Jesse’s parents were big Decents in our town, and like most Decents he wasn’t taking defeat very well. You would’ve thought he’d be used to it now, with all the changes that had happened as the pandemic recovery began. With each step away from hate and division, the Decents had sworn it meant the demise of civilization. But, of course, civilization did okay without the Decents proclaiming what needed to be censored and who needed to be “protected.” They’d been smart at first--labeling everyone who wasn’t a Decent as indecent. The initial reaction to that was to say “No, I’m not indecent!” or “What I’m doing is not indecent!”--which immediately put us on the defensive. It was only when we could say “Actually, I’m decent and you have no right to call me otherwise” that changes began.

Love is more decent than hate.

Community is more decent than conflict.

Kindness is more decent than violence.

These were our tenets. This was our pushback. They tried to bind our rights with unsupportable laws. They tried to stoke fear of trans people and people of color, hoping to energize the declining white, cis minority. They tried to alienate parents from the educational system so they could impose their own system and educate people to be like them and depend on their products. They tried to garble the voting process as much as they could, thinking we’d shy away, that we’d be lazy when our lives were at stake. We fought in order to stop fighting. We got, tenuously, to the bare minimum of where we needed to be.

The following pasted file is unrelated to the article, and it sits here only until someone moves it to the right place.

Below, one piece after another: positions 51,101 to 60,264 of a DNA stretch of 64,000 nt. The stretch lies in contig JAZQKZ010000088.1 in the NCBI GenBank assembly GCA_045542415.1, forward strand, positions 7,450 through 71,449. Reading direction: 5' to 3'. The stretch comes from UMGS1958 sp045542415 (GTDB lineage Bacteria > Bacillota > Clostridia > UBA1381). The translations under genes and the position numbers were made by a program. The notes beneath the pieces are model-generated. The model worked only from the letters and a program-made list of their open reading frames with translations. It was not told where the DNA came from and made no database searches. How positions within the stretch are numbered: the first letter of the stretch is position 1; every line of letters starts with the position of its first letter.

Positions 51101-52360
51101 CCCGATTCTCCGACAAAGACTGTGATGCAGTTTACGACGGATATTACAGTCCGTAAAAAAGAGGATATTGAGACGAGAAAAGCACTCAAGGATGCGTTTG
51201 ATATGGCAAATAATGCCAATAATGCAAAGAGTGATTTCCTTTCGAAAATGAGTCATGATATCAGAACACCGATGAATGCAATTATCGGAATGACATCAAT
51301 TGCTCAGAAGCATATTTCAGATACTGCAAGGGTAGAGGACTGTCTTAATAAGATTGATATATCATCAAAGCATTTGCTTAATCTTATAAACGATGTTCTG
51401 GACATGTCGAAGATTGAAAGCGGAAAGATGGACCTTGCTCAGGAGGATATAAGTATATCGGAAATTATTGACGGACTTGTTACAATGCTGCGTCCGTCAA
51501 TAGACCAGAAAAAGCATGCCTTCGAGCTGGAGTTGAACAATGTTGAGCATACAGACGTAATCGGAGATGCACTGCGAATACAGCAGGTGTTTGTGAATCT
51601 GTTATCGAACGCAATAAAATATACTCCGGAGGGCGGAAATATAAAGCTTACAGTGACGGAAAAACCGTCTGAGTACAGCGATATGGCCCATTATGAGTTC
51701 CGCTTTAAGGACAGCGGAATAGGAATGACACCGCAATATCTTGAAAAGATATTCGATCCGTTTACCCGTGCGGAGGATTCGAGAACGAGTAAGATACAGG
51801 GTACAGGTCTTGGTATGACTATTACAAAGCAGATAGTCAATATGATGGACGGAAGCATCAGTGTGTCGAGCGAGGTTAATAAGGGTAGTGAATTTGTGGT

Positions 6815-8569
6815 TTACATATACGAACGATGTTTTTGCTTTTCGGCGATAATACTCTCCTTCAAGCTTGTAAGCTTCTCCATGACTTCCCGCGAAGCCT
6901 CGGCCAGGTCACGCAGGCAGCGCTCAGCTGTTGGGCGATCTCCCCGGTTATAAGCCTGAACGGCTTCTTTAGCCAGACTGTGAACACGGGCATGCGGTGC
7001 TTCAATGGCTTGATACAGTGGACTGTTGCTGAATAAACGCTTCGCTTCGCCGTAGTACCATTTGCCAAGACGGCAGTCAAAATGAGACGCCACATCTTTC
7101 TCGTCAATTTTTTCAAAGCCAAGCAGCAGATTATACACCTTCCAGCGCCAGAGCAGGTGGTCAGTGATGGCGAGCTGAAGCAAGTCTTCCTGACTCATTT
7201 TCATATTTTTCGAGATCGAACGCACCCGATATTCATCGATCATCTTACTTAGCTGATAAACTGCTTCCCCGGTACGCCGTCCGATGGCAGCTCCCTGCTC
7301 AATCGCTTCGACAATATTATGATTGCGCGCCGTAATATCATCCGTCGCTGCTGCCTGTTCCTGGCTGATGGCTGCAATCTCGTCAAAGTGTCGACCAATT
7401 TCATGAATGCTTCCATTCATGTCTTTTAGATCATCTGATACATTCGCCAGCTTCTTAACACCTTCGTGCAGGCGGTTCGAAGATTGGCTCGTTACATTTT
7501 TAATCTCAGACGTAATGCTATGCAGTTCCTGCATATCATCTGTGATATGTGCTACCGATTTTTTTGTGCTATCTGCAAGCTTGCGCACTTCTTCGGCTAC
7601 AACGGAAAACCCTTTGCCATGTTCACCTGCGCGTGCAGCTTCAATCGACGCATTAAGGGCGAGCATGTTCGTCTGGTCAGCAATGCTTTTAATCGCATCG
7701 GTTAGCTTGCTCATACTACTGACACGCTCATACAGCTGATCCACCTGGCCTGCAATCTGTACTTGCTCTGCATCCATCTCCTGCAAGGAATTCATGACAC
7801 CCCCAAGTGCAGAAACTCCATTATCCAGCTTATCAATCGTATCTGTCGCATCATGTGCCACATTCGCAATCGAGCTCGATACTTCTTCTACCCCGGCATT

The Decents didn’t even call themselves “the Decents” anymore. We’d won back the word, just as we’d won back words like moral and right and compassionate. Because words mattered. Winning the words was a good part of the battle. And we won them by defining them correctly.

The principal’s voice came over the speakers and read the morning announcements. He made no mention of the election; to him, the only part of the future worth noting was the Conservation Club’s bake sale next Thursday and the football team’s game against Voorhees on Saturday. School is its own country, he seemed to be saying in all that he wasn’t saying. I am the leader here, and I am not subject to any election. What happens in the world at large remains at large while you are here.